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Clorox tumbles 12% as the company misses on earnings and projects a post-pandemic decline in demand for cleaning supplies

Clorox wipes
  • Clorox fell as much as 12.1% on Tuesday after the company reported a steep earnings miss and lowered guidance.
  • Sales for the company’s most recent fiscal quarter came in at $1.8 billion, well below sales a year prior and $100 million short of analyst expectations.
  • With the pandemic subsiding, Clorox expects both sales and earnings per share to fall as consumers pull back on buying cleaning supplies.
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Clorox fell as much as 12.1% on Tuesday after the company reported a steep earnings miss and revised down its guidance amid a post-pandemic decline in demand for cleaning supplies.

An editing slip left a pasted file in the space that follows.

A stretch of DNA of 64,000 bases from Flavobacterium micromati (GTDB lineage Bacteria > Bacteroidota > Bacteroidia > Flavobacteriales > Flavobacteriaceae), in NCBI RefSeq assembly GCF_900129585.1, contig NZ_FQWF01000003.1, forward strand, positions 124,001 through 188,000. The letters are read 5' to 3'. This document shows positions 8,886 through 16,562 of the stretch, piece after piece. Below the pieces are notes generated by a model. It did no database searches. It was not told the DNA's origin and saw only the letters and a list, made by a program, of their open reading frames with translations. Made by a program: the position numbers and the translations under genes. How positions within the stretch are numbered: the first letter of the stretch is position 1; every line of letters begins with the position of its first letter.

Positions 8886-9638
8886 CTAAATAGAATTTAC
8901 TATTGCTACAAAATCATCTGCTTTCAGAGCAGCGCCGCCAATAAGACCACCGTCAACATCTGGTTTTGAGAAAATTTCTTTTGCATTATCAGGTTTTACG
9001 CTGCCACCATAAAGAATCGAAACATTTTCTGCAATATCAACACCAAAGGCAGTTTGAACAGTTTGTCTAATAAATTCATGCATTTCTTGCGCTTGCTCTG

The stock fell briefly below $160 before paring back some of its losses later in the day. Clorox had been trading near $180 on Monday before the pre-market earnings announcement.

“As we head into fiscal year 2022, we’re laser focused on operational execution, rebuilding our margins, and driving market share improvements in this dynamic environment,” CEO Linda Rendle said in a statement.

Sales for the company’s most recent fiscal quarter came in at $1.8 billion, well below sales a year prior and $100 million short of analyst expectations. Adjusted earnings per share were at 95 cents, versus an expected $1.32.